Our Universities: Degree Production

The number and value of college degrees produced in the U.S. will be a bone of contention for a long time and the marrow of that bone is that the cost of the degree is no longer borne solely by an individual but, increasingly, by taxpayers.

“A $50,000 degree in art history from Podunk State University is probably a lousy investment. A $50,000 degree in computer science from UC Berkeley is probably a sensible investment. If taxpayers are funding the degrees, they have every right to be concerned about whether those degrees are worth something. The litmus test is what employers are willing to pay.”

Erik Kengaard, Huffington Post web commenter


The June 12 headline in the New York Times sounds like a marketing pronouncement for higher education: “Data Reveal A Rise In College Degrees Among Americans,opens a story posted by Catherine Rampell.  This is not to suggest that the goal of President Obama, and the U.S. university infrastructure, to increase the number of students who hold bachelor’s degrees is a bad idea. It may be a great idea. Rampell points out that 33.5% of the Americans between 25 and 29 had a bachelor’s degree. The National Center for Education Statistics reports it was 24.7% in 1995.

The lack of answers to queries regarding the numbers offer less optimism than the headline implies.

For example, what were the unemployment levels of college graduates in the years of comparison?  If people wave college degrees heavenward on the way to the unemployment office, what benefit is accrued?

If universities accept students who are less prepared and willing to pay any price for studying anything on the taxpayer’s trough, of course, degree production, along with heavy borrowing increases. Simple degree production disconnected from national need is meaningless and has little to do with the end justifying the economic means.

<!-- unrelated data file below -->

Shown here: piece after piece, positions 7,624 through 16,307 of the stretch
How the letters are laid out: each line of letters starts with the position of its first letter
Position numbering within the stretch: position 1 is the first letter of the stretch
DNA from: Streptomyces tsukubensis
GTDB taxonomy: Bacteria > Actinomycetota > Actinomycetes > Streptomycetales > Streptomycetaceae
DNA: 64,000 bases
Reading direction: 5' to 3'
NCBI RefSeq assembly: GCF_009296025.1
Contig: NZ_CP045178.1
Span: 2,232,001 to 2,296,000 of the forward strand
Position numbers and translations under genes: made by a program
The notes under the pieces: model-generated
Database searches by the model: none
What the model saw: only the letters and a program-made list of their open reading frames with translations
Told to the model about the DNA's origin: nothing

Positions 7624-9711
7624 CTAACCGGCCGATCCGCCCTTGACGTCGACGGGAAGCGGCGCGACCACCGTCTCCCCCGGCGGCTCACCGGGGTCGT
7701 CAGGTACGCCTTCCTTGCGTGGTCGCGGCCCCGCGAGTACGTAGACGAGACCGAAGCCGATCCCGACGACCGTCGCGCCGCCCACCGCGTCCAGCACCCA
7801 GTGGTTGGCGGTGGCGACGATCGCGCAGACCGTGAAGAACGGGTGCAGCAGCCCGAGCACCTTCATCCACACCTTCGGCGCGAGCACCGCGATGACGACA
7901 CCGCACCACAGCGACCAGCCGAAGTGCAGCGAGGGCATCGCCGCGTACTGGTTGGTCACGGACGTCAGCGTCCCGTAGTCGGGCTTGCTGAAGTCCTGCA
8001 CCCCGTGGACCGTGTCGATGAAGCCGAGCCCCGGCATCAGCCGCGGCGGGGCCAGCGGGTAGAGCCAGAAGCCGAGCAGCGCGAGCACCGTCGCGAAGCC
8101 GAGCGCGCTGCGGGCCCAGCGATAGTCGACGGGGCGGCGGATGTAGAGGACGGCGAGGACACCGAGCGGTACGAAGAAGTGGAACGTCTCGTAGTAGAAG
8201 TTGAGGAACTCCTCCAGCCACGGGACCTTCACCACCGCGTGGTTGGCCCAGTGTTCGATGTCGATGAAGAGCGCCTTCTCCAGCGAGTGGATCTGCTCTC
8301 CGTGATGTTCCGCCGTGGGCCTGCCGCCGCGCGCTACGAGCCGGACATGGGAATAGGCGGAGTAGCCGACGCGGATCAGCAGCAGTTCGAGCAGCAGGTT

Will college degrees fix a broken economy? This is the goal that drives the target and the answer is not obvious.

Are college degrees a means to equitably redistribute wealth in a free society? Does this really trumpet a desired condition where a created equality — everyone has a college degree — promotes a more egalitarian society or simply propagates unemployable hoards of degree holders with mountains of debt, owed to a nation hobbled by red-ink?

It is easy to kick the can down the road by heralding increases in college degree production. Many elected leaders, appointed university officials, and university boards will be long gone when the markers are called in on university degrees purchased with U.S. tax dollars with no cogent determination of economic or academic value.

A striking similarity exists between degree production and decades of perfunctory pension promises proffered by statehouses across the nation. College degrees won’t fix that. As a sad matter-of-fact, most of the people who have installed fly-by-night, fundamentally worthless, pension systems are/were “well educated.”